If the young want to know why the old keep looking to the past, I’ll tell them. Sometimes, we old folks don’t like where the future is taking us. Our measuring stick is Time and being longer than theirs, the old can recognize the difference between progress and change. We also know the difference between change and hype. If a thing is new, that doesn’t make it good. I’ll never be convinced jeans with holes in them are cool. And the style isn’t new, by the way. It’s grunge from the 1990s (Click)
We old folks like the idea of home doctor visits when we are sick. We like telephones that don’t have to be programmed. We enjoy browsing through bookstores or any store where we can examine what we’re buying. Most of all, we like our privacy, a commodity of zero value to the young, it seems. Yes, we think longingly of the “good old days” when the sky wasn’t chocked with carbon emissions, and the seas were free of plastic. My generation and those that came before me are responsible from that mess, I’m afraid; so we mourn all the more for what was lost.
Simply put, there’s a longing in the old for the familiar. This new world changes too much. I feel like I’m living inside a kaleidoscope. If I could banish one word from the human language it would be “upgrade.” That’s why I had to laugh when I came across an excerpted article in the May 4, 2018 issue of The Week. Stephen Hawking, (1942-2018) among the most brilliant minds of all time, and no slouch when it came to looking into the future, resisted change.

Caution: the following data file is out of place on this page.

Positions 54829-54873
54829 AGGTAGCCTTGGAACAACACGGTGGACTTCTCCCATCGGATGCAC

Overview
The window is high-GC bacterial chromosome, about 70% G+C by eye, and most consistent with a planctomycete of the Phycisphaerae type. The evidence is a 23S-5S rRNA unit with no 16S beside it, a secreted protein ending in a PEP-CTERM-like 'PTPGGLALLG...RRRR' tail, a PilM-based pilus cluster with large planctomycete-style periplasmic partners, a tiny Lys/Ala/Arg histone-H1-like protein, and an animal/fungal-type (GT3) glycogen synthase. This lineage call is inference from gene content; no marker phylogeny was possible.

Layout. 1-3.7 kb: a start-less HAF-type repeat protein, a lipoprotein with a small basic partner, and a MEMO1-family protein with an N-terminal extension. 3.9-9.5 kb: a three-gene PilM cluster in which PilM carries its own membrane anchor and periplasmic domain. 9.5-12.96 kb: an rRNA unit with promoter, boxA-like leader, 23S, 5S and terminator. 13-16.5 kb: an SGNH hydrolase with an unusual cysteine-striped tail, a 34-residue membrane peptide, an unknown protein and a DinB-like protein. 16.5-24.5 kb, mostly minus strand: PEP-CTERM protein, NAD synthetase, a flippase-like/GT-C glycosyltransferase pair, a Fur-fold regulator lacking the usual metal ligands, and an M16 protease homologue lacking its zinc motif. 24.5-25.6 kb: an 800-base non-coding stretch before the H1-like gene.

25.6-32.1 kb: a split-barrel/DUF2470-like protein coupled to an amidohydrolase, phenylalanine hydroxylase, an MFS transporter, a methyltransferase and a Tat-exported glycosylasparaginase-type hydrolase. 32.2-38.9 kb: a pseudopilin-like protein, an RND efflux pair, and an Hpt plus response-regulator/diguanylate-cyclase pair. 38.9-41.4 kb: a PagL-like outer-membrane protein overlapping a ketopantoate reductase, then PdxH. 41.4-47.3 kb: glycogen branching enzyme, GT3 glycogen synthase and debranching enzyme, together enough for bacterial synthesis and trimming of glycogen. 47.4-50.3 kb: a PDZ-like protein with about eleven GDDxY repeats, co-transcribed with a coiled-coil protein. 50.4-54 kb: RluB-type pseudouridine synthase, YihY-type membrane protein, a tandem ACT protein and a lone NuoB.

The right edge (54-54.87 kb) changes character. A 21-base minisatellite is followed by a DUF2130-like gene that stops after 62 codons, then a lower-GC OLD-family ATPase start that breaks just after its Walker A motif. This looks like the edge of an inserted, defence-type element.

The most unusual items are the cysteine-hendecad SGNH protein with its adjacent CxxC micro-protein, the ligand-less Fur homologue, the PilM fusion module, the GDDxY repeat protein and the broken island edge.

Afflicted with ALS most of his life, the physicist had long relied upon the droid voice of his synthesizer, the CalText5010, to communicate with the world. Over those years, the model he depended upon had been upgraded several times. Hawking received many offers to replace his old one. He resisted. Eventually, the machine gave out before he did. Obsolete, its components were no longer manufactured. The CalText5010 was beyond repair. Hawking didn’t give in to change, however. He put out a call to the scientists in his community. Did anyone have an old cog lying around?
His colleagues rallied to the challenge. Was it possible to go back in time? They scoured their labs, their computer departments, and looked in old drawers. Bit by bit they assembled the necessary parts, enough to bring CalText5010 came back from the dead. Hawking’s voice lived again, robotic and familiar and comforting to us all. That synthesizer supported him to his final days. He used it speak to his doctors and caregivers and to say goodbye to his friends. (“Saving Hawking’s Voice,” The Week, May 4, 2018, pgs. 36-37.)
The world without Stephen Hawking is poorer. But because the CalText5010 lives, we can always hear its mater’s voice. (If you don’t get this last pun, your way too young to read this blog.) (Click)